Non-mechanical ('membrane') keyboards are typically quieter and more affordable than mechanical keyboards, so it's no surprise that some folks prefer them. The best non-mechanical keyboard we've tested is the SteelSeries Apex 3 TKL, and today it's down to a new low price on Amazon: £39.99. That's a good deal for a compact keyboard that offers fantastic RGB lighting and a comfortable typing experience.
The appeal of going for membrane over mechanical isn't just down to price, as mentioned above. The key action of a membrane board is usually softer, given that keypresses are recognised as a rubber dome beneath the keycap collapses and presses down a plunger onto the PCB, sending a signal to create an input. A lot of these non-mechanical keyboards can feel a bit mushy and imprecise, but the Apex 3 TKL feels more measured, with enough feedback to let you know that the keypress has registered.
As a TKL keyboard, it is a handy choice for space savers, given it ditches the number pad completely in the name of offering more desk space for you to use your mouse. I've always thought of TKL keyboards as a happy medium between smaller 60 percent boards, like the Anne Pro 2 I mentioned in a deals article the other day, and full-size options. You've got all the keys you need, unless you're oftening entering numbers into a spreadsheet, while enjoying a smaller design that allows your arms to be more in line with your body.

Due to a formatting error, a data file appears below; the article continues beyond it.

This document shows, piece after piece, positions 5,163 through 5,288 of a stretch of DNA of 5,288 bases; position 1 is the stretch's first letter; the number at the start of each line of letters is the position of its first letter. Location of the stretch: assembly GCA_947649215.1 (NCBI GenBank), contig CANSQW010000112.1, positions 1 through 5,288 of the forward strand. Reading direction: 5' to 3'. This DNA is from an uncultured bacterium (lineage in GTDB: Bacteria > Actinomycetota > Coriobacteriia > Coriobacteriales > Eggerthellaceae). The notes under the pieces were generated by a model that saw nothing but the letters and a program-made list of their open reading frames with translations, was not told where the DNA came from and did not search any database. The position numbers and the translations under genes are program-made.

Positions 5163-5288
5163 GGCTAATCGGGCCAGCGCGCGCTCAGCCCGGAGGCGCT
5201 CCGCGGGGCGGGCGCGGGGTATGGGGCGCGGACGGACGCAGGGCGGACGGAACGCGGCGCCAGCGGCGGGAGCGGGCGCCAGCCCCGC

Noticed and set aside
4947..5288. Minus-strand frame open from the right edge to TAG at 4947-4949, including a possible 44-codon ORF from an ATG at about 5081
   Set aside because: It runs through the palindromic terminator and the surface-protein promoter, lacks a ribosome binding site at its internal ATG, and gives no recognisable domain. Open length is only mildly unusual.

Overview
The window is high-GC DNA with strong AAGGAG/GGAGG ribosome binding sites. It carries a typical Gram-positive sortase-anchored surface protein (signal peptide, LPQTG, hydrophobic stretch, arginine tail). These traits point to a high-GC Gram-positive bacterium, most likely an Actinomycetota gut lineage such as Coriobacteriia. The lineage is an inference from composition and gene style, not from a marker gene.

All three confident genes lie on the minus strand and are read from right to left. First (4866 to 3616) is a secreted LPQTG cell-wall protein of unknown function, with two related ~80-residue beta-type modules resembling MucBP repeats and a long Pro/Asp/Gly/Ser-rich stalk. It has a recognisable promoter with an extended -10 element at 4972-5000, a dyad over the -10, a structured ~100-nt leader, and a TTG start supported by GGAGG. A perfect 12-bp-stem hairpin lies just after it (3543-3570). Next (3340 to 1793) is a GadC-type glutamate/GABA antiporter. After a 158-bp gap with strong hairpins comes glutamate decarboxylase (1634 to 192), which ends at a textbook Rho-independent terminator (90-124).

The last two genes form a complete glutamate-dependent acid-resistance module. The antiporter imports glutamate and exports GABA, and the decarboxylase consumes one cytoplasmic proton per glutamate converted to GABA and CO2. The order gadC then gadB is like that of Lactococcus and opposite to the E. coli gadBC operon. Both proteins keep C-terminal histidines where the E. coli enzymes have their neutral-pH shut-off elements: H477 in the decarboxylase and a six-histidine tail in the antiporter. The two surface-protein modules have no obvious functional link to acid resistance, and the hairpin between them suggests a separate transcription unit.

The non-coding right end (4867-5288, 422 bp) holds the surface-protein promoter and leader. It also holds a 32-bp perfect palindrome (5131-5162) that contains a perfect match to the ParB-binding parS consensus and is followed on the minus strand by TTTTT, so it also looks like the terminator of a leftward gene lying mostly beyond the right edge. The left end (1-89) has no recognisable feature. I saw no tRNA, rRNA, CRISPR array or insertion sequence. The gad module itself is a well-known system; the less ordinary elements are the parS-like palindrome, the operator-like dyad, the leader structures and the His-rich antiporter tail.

Unusually for a membrane keyboard, the Apex 3 TKL also comes with an IP32 rating as this is a partially water and dust resistant keyboard which means if you happen to spill a little bit of your drink, it should carry on working just fine.
There is RGB lighting here, eight zones to be exact, which looks pretty decent with it being distributed evenly across the keyboard, sitting behind a layer of semi-frosted plastic. It can be configured within SteelSeries' GG software, alongside handy creature comforts such as the media playback buttons and the volume wheel, which is an especially nice touch for more of an affordable keyboard.
The only fiddly thing here from a gaming point of view is that the Apex 3 TKL only has 2KRO, or 2-key rollover. That means that only two keys are guaranteed to be correctly recognised when they're pressed simultaneously; if you introduce a third key, it may not register at all. Note that this 2KRO figure is a minimum, so plenty of three, four or five key combinations work - and SteelSeries will have wired the keyboard to support as many common key combinations used in shooters or MOBAs possible - but you're likely to run into trouble if you play games like OSU! where you're asked to press large numbers of keys simultaneously or you play local co-op with multiple people on one keyboard. These are all niche use cases though, so for most people this shouldn't be an issue!
So then: at £39.99 on Amazon, the SteelSeries Apex 3 TKL is a pretty easy sell. It offers a convenient layout, the powers of soft-touch membrane keys and some smart RGB lighting all for a reasonable price.
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